SPOKANE, Wash. - A Wenatchee hunter has a right to be proud for his photo showing a pride of mountain lions on the Douglas County ranch where he has permission to hunt.
The black and white trail-cam image, which shows eight cougars in one spot, has gone viral on Northwest websites and e-mail lists since he first released it to acquaintances on Christmas Day.
- Wildlife enthusiasts were in awe of the scene, which few people will see in their lifetimes.
- Alarmists were ready to take up arms against the lion onslaught on the central Washington deer population.
- Skeptics assumed it was just another Internet hoax - at best just a hungry pen of cougars in a zoo.
- But a Washington Fish and Wildlife Department biologist who received a CD of this photo and all of the hunter's remote camera cougar images raised his eyebrows and called it, "a magnificent one-time observation; not unheard of, but it's very rare."
"Cougars are notoriously territorial," said Jon Gallie, the state wildlife biologist in Wenatchee. "Seeing eight in one spot is a wildlife jackpot."
"I'd like to say I knew what I was doing, but I just got lucky," said Brad, the hunter who asked that his last name be withheld. "I was trying to get photos of bobcats.
"But this is the second year I've had a (motion-activated) camera in that location and I've got images of some coyotes, about five deer and one skunk, but I can't tell you how many pictures I have of cougars - a lot."
Most of the e-mails circulating say the cougars were congregating to feed on a dead cow. But the hunter and Gallie both confirmed there was no carcass in the area.
"The ranchers had carcasses in other areas near Moses Coulee, but they said no cougar tracks were in the snow around them," Gallie said.
Coyotes, eagles, ravens and magpies clean up carrion pretty fast, but cougars generally like their meat a little fresher.
Brad said the camera was mounted on an old cow trail along a rimrock cliff. "It's the first wide spot in the trail with a view of the huge valley below," Brad said.
"It's a perfect place to stop and scan for prey below," Gallie said, noting that 300 to 500 deer might be wintering in a five-mile stretch of that valley when forced down by snow.
"That's why the cougars were there," Gallie said. "When the snow clears up at higher elevations and the deer disperse, you won't see that many cougars in one area again.
"The kittens might have been sitting up there sometimes while their mothers were down hunting," he added, noting other images of a smaller group of cougars.
Gary Koehler, the WDFW carnivore specialist and world-class authority on cougars, said the photo of eight cats likely includes two adult females and their litters.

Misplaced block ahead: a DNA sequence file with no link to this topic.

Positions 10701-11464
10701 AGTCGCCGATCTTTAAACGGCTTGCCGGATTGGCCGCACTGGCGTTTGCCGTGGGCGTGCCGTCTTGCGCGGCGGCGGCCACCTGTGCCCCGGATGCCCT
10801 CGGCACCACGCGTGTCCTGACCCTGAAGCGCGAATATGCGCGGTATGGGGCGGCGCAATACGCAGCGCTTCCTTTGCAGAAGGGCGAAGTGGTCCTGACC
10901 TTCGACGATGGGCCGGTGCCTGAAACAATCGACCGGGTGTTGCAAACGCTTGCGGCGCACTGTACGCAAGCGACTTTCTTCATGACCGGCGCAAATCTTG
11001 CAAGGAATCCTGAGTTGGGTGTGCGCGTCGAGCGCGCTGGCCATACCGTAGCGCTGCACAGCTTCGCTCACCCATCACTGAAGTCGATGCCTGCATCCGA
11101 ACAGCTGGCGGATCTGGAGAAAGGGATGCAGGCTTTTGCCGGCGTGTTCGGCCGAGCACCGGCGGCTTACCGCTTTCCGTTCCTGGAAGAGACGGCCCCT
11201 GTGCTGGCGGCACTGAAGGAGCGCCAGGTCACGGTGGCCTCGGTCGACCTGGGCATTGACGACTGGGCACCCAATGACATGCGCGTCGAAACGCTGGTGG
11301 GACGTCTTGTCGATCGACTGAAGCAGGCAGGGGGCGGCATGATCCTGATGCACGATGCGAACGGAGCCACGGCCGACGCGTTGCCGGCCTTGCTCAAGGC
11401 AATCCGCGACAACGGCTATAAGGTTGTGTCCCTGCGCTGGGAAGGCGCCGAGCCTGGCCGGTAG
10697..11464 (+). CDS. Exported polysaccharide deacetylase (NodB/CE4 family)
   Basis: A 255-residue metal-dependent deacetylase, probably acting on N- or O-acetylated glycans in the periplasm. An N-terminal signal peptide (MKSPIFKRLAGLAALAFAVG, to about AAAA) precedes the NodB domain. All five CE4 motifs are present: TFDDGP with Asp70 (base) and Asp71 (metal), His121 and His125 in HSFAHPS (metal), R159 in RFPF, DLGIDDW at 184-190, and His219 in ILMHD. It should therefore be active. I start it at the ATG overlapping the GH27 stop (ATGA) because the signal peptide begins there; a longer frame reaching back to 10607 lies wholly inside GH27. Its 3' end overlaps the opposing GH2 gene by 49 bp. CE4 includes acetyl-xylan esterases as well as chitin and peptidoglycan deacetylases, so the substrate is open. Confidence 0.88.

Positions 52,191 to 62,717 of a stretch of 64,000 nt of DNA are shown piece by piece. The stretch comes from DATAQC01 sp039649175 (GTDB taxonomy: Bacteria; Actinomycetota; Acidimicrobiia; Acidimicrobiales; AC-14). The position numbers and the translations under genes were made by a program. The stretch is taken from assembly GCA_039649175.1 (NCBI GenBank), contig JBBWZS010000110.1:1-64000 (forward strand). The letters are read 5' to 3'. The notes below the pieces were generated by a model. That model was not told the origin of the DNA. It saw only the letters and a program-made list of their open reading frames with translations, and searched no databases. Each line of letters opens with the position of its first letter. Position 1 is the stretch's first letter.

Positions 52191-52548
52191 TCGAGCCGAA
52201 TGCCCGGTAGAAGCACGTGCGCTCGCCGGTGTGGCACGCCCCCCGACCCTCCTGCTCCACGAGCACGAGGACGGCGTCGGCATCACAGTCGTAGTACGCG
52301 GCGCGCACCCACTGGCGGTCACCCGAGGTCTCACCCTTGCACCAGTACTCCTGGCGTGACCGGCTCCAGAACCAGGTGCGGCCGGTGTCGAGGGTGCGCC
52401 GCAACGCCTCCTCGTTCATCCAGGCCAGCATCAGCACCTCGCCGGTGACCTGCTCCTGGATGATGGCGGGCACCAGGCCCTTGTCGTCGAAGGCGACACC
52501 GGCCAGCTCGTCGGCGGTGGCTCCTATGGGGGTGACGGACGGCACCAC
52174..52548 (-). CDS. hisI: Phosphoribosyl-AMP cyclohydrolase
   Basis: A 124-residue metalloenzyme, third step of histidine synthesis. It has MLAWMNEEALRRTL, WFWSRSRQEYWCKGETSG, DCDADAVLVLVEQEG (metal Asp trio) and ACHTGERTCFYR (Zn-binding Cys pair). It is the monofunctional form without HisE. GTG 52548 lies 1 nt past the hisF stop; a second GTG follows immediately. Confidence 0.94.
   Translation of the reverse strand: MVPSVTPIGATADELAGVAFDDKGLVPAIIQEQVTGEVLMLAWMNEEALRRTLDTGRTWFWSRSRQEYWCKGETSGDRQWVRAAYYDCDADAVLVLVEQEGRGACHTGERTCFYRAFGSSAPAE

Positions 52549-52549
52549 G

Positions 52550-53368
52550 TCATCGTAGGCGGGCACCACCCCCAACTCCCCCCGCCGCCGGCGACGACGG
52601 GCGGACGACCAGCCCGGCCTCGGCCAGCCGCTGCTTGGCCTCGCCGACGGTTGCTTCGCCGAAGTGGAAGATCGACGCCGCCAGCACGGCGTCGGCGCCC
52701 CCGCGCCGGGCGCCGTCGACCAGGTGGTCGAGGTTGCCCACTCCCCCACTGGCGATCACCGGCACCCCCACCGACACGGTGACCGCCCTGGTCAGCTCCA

"We and others have documented two related females converging with their litters on occasion," Koehler said in an e-mail. "This is likely a result of a female with her current litter and her female offspring from a previous litter and her kittens.
"Female offspring often set up home range adjacent to their mother and, as demonstrated from radio GPS marked animals, these adjacent females may get together along their home range boundaries with each's litter.
"In fact it has been documented where kittens from one female may join up (adopted) with the other litter; and perhaps, as has been documented, go back to their original litter when the mothers join up at some time."
Gallie said the photo of eight cougars has caused a buzz among hunters that the hills are full of cougars devouring deer.
"We've been going to sportsmen club meetings to try to explain that isn't the case," he said.
WDFW studies verify that only half of the cougar kittens born each year survive to be a year old, he said.
Of the kittens that live to their first birthday, only about a third survive to be 2 years old, he added.
"The photo does not mean there are eight cats in that area each killing a deer a week. The mothers still kill only about one animal a week, but when there are three mouths to feed, something's got to give. The runt doesn't eat as much, and eventually doesn't make it."
Brad said he'll go a couple of weeks without a getting a cougar photo on the camera and then a cougar will suddenly show up one day. All of the photos are automatically time-stamped.
The only photo as interesting as the image of eight cats occurred when he went back after Christmas to check his camera again.
"The first picture is of me leaving the camera after setting it up two weeks previous," he said. "The next image is of a cougar coming down the same trail in my tracks just minutes after I'd left."